Ever since she showed up, I'm sure everyone has been eager to build around or play with the latest green planeswalker, Nissa, Worldwaker. She was definitely one of the most exciting cards in M15, despite Garruk, Apex Predator taking the cake for me personally. I mean, he's a planeswalker with four abilities. Do you know the last time that happened!?

Oh, you do? Well...nevermind then.

Nevertheless, despite Garruk being a super spicy meat'a'ball, Nissa, Worldwaker actually seems to be the competitive powerhouse of the set. I decided to pick up the list played by Yuuki Ichikawa at Pro Tour M15 to a Top 8 finish and see how she fares in a competitive environment. As you can see his decklist utilized the full set of Nissa, Worldwakers, so he had to have a little faith in the old elven girl. (She is an elf, right?)

DECKID=1209379

Usually I'm not a big fan of Jund decks. In fact I might have even referred to them as "the enemy" before. They're kind of the bad guy colors, right? I also dislike the fact that they generally lack a traditional form of card advantage, such as something like Sphinx's Revelation or Blue Sun's Zenith, despite this version of Jund (and the most recent planeswalker-centric versions) having multiple card advantage-generating planeswalkers. But maybe that's something I can get past. After all, here we are, virtually sleeving up some Jund planeswalkers and battling. Let's see how we do!

Jund Superbros vs. RUG Midrange

Jund Superbros vs. Orzhov Control

Jund Superbros vs. Azorius Control

Jund Superbros vs. RW Devotion

The first thing we absolutely need to cover is the fact that Nissa, Worldwaker is utterly ridiculous. I didn't get to see any of the coverage with Ichikawa playing the deck, so I'm not sure what kind of plays and interactions with Nissa were made, but being able to create a 4/4 creature every turn is just an insane amount of pressure. I didn't find myself using the second ability very often, especially with the low number of Forests in the deck, but the first ability is often good enough to steal the show by itself. We came close to ultimating once, but our opponent scooped before we could do it. The only concern I would have after ultimating is Supreme Verdict or an overloaded Mizzium Mortars. If you can somehow avoid playing into these two, yeah, her ultimate is pretty game winning.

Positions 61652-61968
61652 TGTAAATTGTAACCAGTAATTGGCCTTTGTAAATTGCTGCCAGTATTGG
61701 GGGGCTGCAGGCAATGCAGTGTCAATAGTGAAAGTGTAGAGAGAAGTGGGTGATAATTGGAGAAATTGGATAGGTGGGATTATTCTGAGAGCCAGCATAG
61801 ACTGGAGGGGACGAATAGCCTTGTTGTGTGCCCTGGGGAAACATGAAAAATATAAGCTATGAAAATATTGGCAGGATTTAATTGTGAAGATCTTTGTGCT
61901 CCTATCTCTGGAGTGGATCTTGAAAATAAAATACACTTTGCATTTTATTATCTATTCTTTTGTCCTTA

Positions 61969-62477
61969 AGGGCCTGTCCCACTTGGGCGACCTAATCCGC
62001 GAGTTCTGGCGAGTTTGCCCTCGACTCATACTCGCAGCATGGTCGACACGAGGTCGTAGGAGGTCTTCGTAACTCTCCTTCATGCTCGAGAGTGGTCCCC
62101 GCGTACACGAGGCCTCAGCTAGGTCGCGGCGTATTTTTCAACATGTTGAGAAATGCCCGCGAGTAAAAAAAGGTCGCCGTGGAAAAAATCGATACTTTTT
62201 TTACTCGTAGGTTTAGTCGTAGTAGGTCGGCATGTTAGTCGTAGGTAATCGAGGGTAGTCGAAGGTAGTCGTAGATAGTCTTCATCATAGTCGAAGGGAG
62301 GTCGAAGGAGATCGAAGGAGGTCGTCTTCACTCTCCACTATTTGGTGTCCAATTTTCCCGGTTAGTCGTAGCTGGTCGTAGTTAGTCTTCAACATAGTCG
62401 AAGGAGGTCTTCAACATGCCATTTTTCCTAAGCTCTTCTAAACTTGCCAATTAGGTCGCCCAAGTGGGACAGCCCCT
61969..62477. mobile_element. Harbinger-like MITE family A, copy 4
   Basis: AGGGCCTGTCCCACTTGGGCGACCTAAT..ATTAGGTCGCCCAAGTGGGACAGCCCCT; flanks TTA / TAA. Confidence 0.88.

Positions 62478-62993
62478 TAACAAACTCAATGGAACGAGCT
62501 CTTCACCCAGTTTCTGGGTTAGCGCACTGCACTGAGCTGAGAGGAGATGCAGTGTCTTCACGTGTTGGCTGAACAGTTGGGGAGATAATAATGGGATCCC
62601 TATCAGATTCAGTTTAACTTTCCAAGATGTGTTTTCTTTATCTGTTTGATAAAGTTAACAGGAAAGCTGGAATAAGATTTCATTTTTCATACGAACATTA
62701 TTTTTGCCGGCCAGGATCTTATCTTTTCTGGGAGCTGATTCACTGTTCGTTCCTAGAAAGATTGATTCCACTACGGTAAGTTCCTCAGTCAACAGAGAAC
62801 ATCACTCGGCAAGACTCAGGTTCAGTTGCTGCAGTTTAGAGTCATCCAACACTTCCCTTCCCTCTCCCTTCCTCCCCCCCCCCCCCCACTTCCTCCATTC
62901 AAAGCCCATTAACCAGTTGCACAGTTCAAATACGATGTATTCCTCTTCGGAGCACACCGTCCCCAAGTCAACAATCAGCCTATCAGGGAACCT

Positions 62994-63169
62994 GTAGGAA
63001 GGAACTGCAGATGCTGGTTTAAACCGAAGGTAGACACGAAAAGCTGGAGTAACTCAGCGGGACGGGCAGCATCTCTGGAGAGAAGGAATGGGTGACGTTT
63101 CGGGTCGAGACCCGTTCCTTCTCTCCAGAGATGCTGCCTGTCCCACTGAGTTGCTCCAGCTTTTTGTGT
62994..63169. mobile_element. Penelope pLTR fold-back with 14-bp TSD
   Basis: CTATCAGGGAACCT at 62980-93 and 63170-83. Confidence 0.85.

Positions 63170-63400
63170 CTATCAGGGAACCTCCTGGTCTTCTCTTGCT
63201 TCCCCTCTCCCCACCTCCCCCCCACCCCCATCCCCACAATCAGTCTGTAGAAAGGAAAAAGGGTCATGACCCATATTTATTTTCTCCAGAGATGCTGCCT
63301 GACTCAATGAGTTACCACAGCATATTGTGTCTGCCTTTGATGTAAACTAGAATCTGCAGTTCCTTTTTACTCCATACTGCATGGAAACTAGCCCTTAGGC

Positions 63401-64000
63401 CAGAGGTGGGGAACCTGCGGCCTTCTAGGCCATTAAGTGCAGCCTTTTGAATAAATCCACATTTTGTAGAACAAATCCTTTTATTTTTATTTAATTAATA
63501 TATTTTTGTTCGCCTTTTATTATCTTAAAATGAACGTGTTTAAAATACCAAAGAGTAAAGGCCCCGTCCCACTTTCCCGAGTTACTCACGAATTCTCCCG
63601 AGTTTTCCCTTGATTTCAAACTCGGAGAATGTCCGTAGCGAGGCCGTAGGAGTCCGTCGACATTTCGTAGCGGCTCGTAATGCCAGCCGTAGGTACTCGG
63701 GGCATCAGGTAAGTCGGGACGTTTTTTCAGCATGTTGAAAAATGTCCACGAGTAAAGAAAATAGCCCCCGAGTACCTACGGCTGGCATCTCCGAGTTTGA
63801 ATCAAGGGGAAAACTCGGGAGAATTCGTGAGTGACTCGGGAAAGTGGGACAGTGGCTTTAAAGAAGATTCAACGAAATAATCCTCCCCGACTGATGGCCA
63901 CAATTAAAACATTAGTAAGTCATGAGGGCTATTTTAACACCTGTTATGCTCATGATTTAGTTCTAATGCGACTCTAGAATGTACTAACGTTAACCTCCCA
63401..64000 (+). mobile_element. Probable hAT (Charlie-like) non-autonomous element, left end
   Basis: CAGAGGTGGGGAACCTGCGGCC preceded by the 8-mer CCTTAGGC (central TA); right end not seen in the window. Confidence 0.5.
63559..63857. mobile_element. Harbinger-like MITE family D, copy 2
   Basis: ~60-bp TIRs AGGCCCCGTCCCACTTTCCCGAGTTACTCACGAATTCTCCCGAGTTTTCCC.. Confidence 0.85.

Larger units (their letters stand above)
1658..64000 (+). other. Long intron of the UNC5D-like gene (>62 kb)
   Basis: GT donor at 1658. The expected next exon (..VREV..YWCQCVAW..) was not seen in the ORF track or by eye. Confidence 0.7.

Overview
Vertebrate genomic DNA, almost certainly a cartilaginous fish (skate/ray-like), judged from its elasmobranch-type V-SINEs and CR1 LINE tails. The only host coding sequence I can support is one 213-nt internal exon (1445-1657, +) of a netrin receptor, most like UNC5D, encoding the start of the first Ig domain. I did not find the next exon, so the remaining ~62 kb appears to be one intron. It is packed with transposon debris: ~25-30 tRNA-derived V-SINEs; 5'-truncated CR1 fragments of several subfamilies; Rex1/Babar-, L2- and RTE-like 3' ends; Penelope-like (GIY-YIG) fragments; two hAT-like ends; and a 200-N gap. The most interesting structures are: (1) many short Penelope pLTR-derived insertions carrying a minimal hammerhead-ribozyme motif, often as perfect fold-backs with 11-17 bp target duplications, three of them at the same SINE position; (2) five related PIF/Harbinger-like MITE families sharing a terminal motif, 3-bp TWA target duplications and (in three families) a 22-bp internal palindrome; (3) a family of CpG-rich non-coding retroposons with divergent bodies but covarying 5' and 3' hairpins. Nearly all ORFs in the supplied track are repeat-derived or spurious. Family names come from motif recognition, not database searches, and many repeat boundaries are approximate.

The other version of Jund Superfriends I was looking was a version with one more copy of Vraska the Unseen in the maindeck, and a copy of Garruk, Apex Predator in the sideboard. I am a huge fan of both of these cards, and I was all set to try that list out, but I figured that the list that made the Top 8 at the Pro Tour might be a little better. Either way, I have the other version saved in Magic Online, but I can't for the life of me remember where I found it. I do like the idea of adding a second Vraska the Unseen as she's an amazing way to deal with literally any problematic permanent you may come up against. And there's nothing more demoralizing for your opponent than having one of your planeswalkers trapped under a Detention Sphere or a Banishing Light, only to break them out with a Vraska the Unseen and be that much farther ahead.

Other than planeswalkers, the removal suite is diverse and powerful. I found it odd at first that there weren't any copies of Hero's Downfall, but Dreadbore is often just as good and being an instant isn't that terribly relevant when most of the time we're tapping out on our own turn to play planeswalkers. In fact that's the exact reason that costing two mana instead of three is incredibly beneficial. Golgari Charm is also an amazing spell that has finally earned some maindeck inclusions. The fact that it can save your team from a Supreme Verdict or a Planar Cleansing, kill an army of X/1 toughness creatures, or destroy things like an Underworld Connections or a Detention Sphere makes it one of the most versatile cards in the deck and I've been a fan of it for a long time.

Llanowar Wastes was probably my least favorite land in the deck, but it might be a necessary evil. I kept wondering why we weren't playing more Overgrown Tombs, especially with a full suite of Nissa, Worldwaker. There are times where you might never take damage from an Overgrown Tomb and there are times where you might need to take damage from a Llanowar Wastes every single time you tap it. While I do like the pain lands from M15 and know they'll see a ton of play, I don't think I like them more than the shocklands, and I would often choose to run a full set of shocks before I start adding pains.

Well, that's about all I have for today. This deck felt immensely more powerful than I thought it would, and I might find myself playing it more in the near future. If you happen to be heading to Gen Con, come check out TCGplayer! Melissa DeTora, Craig Wescoe, Cassidy Silver, and myself can all be found there this week, at booth #2529, signing tokens and chatting with you guys! Thanks for reading, and I'll catch you then (either in person or on the interwebs).

Frank Lepore
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